Now it is 8pm, the rain is falling even harder and S and I have nothing to do but watch Men in Black II, drink this wine and wait for the rain to abate. Hopefully tomorrow we will be able to start our Northward journey to the Cordillera – but if not, well I hope the mall is open. It may be our only choice...
(We woke up to the news today that 60 people were killed and the rain was the heaviest since 1967. Truly horrible.)
*Note - as of Sep 28 the deathtoll has risen to over 90 and 250,000 people are now homeless - from our relatively dry point in the city we had no idea until we tuned into CNN. Please PLEASE make a donation to the Philippine Red Cross here for all of the victims of Tropical Storm Ketsana.
26 September 2009
It is fitting that this post has no accompanying photos, as Manila has a way of doing that – making it difficult to take them. Why, you ask? Well, I can't really answer but I sure know who can – the person (I think it was a lady) who snatched our camera from the case strapped across S's chest and ran down the street. She knows.
There is that horrible moment when you realize that something irreversible and bad has happened – the sinking cold feeling in your tum, the instant denial and panic, the desperate moment when you just have to accept that this is now your life and incorporate this new reality – the shitty one – into it.
When we were first dating S and I went to see a friend perform burlesque at a local hall. We arrived late and the bar had run out of everything except gin – a spirit that I simply cannot stomach. It tastes like hairspray and poison to me, and until that point I had never had more than a sip. Let's stress until that point. S and I got giggly from gin and juice, making me exclaim “hey – this isn't so bad!”
When on the short walk home my stiletto heels began cutting up my feet S valiantly began to piggy bag me – until he slipped on the ice. I went over his shoulders, stunned and without putting my hands in front of my face. As a result it was my two front teeth that broke my fall, and well – just broke. The sinking “this is irreversible” feeling happened as I spat bloody fragments of teeth into my hand and witnessed S's face register a look of absolute horror.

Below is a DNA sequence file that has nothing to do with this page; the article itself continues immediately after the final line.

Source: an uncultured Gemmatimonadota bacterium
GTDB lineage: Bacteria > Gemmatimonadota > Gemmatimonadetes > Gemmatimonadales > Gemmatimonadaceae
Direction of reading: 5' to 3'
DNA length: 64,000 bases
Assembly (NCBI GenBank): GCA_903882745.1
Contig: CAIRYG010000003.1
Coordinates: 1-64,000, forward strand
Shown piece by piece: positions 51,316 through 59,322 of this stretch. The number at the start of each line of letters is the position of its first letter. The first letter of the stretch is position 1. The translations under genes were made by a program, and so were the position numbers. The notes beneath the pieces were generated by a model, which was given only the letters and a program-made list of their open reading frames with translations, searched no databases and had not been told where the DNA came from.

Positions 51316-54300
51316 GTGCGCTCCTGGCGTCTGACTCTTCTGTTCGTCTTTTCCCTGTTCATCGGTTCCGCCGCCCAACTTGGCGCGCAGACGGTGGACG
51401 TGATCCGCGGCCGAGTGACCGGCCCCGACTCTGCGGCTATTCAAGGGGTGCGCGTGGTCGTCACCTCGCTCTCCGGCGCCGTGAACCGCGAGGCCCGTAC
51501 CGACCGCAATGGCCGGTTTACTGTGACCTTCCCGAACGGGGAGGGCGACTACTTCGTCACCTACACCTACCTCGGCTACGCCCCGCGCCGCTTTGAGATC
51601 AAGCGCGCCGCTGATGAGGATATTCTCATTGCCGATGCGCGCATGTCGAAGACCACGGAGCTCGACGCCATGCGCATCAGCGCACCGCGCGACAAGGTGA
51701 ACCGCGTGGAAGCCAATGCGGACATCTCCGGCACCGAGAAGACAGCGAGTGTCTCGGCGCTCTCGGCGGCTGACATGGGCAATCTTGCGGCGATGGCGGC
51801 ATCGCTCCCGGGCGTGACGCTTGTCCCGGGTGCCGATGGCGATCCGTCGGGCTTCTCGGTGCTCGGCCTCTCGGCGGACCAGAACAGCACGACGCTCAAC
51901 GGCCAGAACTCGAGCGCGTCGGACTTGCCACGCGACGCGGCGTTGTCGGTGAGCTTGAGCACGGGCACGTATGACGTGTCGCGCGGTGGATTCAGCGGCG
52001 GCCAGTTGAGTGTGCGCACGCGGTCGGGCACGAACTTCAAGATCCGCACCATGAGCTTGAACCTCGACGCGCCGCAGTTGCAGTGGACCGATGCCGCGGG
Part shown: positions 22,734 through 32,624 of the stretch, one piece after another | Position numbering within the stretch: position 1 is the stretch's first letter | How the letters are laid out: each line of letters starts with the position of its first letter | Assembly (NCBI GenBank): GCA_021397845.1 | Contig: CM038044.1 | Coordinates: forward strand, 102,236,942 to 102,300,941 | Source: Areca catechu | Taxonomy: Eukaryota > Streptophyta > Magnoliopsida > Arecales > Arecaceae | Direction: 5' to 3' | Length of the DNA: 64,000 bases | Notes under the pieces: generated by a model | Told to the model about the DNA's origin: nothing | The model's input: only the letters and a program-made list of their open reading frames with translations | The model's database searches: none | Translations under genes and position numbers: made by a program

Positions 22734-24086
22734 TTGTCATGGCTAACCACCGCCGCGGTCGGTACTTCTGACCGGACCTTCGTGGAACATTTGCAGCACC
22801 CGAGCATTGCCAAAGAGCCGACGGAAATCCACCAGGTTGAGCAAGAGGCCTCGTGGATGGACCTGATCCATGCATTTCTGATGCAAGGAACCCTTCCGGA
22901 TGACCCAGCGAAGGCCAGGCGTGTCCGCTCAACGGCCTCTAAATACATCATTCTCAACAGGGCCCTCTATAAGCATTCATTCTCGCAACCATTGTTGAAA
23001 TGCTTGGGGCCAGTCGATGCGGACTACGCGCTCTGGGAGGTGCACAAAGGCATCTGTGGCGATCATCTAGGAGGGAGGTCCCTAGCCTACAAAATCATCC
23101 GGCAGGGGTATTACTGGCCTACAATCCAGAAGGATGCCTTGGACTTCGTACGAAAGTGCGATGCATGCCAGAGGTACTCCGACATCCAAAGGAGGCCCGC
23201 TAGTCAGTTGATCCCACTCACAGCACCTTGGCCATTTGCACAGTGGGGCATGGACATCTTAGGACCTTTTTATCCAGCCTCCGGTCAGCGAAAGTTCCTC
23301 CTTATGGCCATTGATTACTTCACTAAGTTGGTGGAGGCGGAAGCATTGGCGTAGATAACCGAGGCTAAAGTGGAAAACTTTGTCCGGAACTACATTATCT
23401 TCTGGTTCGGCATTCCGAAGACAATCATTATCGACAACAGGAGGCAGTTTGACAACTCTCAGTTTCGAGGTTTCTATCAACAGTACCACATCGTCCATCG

It was a moment in time that a) made me upset and b) cost a lot of money and hassle.
The accident shocked me – I realized that in one tiny little moment everything can change – you could be walking down the street and be bowled down by an errant bus. Or you could spill over your boyfriend's shoulders and break your grill. Or a little thief could run off with your beloved favourite camera – a moment that a) made me upset and b) will cost a lot of money and hassle.
Today, moments after the theft, it was my turn to look at S with that same expression of horror and disbelief. While I will gladly replace a camera over my teeth (two root canals, two crowns, many many needles poked into my gums) it was still a punch in the stomach. While S frantically paced around the overpass near the Quiapo Church (which houses the famous Manila quirk, the Black Nazarene, of which I have no photos) looking for the person responsible, I stood and almost dreamily thought to myself “We now have no camera.” While S was in shaking, angry denial I had floated into shocked acceptance.
I suppose because we have been traveling for so long and never had so much as a dime stolen we thought we were invincible. We got careless. A piece of advice for Manila – make sure your camera bag has a zipper and not velcro, otherwise a biatch will reach right in and disappear into the masses (they're Catholic, so sometimes the masses are literal.)